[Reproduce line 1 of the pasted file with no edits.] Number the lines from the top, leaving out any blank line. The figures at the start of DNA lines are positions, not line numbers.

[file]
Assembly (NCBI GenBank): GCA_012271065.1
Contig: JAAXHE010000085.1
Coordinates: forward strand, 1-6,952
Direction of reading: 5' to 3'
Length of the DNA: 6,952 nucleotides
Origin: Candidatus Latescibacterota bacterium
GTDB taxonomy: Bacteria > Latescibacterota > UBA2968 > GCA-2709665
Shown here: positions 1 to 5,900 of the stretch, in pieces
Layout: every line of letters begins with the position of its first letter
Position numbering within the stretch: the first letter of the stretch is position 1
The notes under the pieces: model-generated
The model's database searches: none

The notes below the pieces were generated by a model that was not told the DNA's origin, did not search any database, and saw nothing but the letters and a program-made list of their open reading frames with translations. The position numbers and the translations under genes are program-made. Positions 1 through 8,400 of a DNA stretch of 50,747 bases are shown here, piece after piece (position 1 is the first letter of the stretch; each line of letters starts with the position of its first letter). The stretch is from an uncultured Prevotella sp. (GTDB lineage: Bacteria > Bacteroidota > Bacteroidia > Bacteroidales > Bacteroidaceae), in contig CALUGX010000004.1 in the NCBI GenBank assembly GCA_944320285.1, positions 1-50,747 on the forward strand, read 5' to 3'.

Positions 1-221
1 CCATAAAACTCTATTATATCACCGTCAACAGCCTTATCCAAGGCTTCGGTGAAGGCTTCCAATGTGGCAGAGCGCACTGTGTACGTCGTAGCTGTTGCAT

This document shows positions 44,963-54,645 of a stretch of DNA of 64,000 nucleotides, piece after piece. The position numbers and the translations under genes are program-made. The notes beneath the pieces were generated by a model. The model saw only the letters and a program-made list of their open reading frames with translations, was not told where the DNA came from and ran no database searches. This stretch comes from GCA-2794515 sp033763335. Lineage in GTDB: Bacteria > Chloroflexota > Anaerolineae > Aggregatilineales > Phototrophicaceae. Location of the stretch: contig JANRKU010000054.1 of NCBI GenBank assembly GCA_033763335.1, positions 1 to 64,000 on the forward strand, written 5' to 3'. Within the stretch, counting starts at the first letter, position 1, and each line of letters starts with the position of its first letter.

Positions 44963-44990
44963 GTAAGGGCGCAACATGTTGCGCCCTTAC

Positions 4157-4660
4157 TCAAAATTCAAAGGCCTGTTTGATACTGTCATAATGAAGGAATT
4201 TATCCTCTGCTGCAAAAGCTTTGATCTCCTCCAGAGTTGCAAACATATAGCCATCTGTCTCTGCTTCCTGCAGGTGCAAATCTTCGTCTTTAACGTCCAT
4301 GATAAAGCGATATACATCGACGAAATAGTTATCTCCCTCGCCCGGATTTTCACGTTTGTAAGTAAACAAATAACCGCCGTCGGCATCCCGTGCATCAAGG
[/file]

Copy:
Assembly (NCBI GenBank): GCA_012271065.1